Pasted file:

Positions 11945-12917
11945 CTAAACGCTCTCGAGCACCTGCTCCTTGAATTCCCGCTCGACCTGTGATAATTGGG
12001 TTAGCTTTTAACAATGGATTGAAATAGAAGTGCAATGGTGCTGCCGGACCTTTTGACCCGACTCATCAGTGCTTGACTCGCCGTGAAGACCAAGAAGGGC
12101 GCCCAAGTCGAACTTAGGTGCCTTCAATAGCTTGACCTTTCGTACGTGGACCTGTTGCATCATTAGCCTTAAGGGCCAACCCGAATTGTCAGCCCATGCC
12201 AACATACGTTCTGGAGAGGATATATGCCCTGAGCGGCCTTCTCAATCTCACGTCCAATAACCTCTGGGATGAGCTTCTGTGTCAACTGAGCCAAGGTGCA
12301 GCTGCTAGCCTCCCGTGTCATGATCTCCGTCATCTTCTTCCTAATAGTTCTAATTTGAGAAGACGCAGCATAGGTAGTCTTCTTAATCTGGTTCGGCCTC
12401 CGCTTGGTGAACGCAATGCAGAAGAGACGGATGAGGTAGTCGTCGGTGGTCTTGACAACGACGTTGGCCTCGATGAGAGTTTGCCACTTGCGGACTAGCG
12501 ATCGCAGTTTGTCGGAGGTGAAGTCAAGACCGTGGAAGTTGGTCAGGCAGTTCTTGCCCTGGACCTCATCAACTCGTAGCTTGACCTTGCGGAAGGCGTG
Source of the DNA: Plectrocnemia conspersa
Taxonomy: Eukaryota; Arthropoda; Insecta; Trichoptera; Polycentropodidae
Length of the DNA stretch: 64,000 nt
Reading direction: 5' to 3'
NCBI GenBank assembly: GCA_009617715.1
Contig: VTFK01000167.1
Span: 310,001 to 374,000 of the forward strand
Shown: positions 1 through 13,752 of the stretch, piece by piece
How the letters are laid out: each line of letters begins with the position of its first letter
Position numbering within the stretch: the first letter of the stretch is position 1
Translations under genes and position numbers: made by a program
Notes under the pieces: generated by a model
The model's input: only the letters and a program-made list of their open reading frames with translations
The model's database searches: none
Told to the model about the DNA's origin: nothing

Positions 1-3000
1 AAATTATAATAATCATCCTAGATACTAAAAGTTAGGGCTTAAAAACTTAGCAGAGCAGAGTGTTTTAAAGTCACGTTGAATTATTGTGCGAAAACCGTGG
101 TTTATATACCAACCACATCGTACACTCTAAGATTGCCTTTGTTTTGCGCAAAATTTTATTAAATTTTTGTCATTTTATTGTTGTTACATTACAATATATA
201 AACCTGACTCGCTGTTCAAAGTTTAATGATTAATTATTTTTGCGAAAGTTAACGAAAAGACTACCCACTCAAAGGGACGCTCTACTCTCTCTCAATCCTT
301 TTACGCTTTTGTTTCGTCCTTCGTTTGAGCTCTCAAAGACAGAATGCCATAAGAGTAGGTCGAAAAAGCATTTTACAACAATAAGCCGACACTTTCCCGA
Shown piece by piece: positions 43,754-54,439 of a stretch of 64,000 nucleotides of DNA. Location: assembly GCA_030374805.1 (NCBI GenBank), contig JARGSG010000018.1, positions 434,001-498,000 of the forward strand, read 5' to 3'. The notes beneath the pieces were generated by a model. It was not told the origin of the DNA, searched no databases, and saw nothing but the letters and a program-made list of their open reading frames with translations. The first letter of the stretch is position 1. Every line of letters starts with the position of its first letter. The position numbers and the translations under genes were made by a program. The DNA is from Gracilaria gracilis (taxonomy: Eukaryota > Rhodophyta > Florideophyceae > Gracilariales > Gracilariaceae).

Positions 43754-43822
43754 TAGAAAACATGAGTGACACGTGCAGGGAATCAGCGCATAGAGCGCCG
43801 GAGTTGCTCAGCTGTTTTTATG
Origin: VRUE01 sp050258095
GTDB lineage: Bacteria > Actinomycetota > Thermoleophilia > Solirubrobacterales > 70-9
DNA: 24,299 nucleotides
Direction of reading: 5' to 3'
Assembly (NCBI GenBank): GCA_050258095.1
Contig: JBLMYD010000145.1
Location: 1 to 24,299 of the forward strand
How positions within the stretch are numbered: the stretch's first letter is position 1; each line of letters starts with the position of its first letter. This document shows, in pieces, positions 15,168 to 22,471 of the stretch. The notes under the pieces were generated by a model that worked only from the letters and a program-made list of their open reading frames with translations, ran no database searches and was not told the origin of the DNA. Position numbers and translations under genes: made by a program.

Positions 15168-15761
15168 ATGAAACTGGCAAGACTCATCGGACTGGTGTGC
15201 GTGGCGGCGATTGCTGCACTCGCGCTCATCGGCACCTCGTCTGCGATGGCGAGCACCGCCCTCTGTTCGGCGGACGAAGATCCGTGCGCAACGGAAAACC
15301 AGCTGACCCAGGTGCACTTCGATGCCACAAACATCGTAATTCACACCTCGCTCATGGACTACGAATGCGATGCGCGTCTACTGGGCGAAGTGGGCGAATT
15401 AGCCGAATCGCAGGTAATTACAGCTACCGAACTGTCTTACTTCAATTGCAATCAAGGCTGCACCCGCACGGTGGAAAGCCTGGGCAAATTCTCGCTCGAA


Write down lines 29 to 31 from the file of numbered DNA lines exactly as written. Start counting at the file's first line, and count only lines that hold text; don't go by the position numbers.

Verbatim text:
Shown piece by piece: positions 43,754-54,439 of a stretch of 64,000 nucleotides of DNA. Location: assembly GCA_030374805.1 (NCBI GenBank), contig JARGSG010000018.1, positions 434,001-498,000 of the forward strand, read 5' to 3'. The notes beneath the pieces were generated by a model. It was not told the origin of the DNA, searched no databases, and saw nothing but the letters and a program-made list of their open reading frames with translations. The first letter of the stretch is position 1. Every line of letters starts with the position of its first letter. The position numbers and the translations under genes were made by a program. The DNA is from Gracilaria gracilis (taxonomy: Eukaryota > Rhodophyta > Florideophyceae > Gracilariales > Gracilariaceae).

Positions 43754-43822
43754 TAGAAAACATGAGTGACACGTGCAGGGAATCAGCGCATAGAGCGCCG